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    Quote Originally Posted by Angela View Post
    If we look at how they plot on a PCA, they couldn't have been very different from each other. See the following graphic from Lazaridis et al:
    http://s28.postimg.org/z4iatx0h9/isdtnvfdal.png

    The Hungarian Neolithic samples from Gamba et al* also seem to cluster pretty tightly together, and very close to Oetzi, who was very close to Stuttgart. The major difference to me seems to be how much "local" hunter gatherer they had absorbed.

    Also, I am rather persuaded by the Pachou et al analysis, which uses extensive modeling, and which shows that the group that went to Europe was a rather homogenous group that embarked from the coastal Levant/Syria area to follow the coast of Anatolia to the northwest, then basically to island hop and then ultimately to move into Europe in a two pronged approach.
    indeed, as you state yourself, the samples are all Hungarian (and some Croatian)
    they would be in the SKC cluster
    the outliers are PPN , Danube Gorge and German LBK, none of them are in the plot

    If I'm right, EEF is based on German LBK (Stutgart) ?
    In that case, I wonder wether it is possible to represent all early European farmers by this one single genome.
    It does not represent the diversity there was omang the real EEF.

    One possible explanation for the diversity of German LBK could be that they could have picked up all sorts of local hunter-gatherers on their northwart expansion.
    In Hungary there were allready a mixture of several haplogroups, in spite of the fact that the Balkans in mesolithic times were practically uninhabited (the only populated areas were Aegean coastal areas and the Danbue Gorges).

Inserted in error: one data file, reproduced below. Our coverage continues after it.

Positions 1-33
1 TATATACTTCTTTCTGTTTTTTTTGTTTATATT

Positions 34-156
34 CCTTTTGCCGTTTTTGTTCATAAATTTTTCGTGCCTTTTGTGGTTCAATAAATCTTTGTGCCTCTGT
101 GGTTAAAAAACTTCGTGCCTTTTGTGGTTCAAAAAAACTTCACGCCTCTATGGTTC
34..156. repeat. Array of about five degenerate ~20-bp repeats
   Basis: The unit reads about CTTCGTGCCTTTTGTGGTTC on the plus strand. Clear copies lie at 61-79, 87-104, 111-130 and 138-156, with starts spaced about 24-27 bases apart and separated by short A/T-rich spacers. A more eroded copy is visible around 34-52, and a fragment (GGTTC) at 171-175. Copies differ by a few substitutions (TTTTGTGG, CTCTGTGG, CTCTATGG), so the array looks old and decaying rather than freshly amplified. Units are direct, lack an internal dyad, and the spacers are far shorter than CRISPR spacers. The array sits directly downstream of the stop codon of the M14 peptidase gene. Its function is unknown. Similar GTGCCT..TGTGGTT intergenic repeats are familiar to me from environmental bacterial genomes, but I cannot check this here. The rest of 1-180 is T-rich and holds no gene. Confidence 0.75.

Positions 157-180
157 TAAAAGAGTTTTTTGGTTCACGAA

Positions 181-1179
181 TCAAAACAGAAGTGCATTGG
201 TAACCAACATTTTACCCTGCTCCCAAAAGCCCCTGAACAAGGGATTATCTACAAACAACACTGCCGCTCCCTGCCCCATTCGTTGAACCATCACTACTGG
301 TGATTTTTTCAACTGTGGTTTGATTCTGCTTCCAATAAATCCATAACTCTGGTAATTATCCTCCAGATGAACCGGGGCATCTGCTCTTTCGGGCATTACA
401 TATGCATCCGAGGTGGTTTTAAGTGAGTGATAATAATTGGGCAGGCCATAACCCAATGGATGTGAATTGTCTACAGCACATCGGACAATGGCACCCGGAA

It might also explain why EEF peeked in Europe some 7000 years ago, and WHG started to grow again 5-6000 years ago.

    Anyway, you gave me a lot of reading to catch up.

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    one comment on page 65 in the study I mentioned above :

    The sharp contrast in D2 distance trends between theLBK site of Viesenhauser Hof and the LBK sites ofSchwetzingen and Sonderhausen is intriguing

    Sonderhausen does seem to fall in the SKC cluster.
    The other 2 not.
    As Stuttgart is close to Ötzi, Stuttgart may also fall into the SKC cluster, but it is obvious that not all LBK falls into that cluster.

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    Quote Originally Posted by Angela View Post
    Also, I am rather persuaded by the Pachou et al analysis, which uses extensive modeling, and which shows that the group that went to Europe was a rather homogenous group that embarked from the coastal Levant/Syria area to follow the coast of Anatolia to the northwest, then basically to island hop and then ultimately to move into Europe in a two pronged approach.

    From Paschou et al:
    http://www.pnas.org/content/111/25/9211.abstract

    Supplementary data is here:
    http://www.pnas.org/content/suppl/20...11111.sapp.pdf

    "Using population network analysis, we also find that the gene flow from Anatolia to Europe was through Dodecanese, Crete, and the Southern European coast, compatible with the hypothesis that a maritime coastal route was mainly used for the migration of Neolithic farmers to Europe. "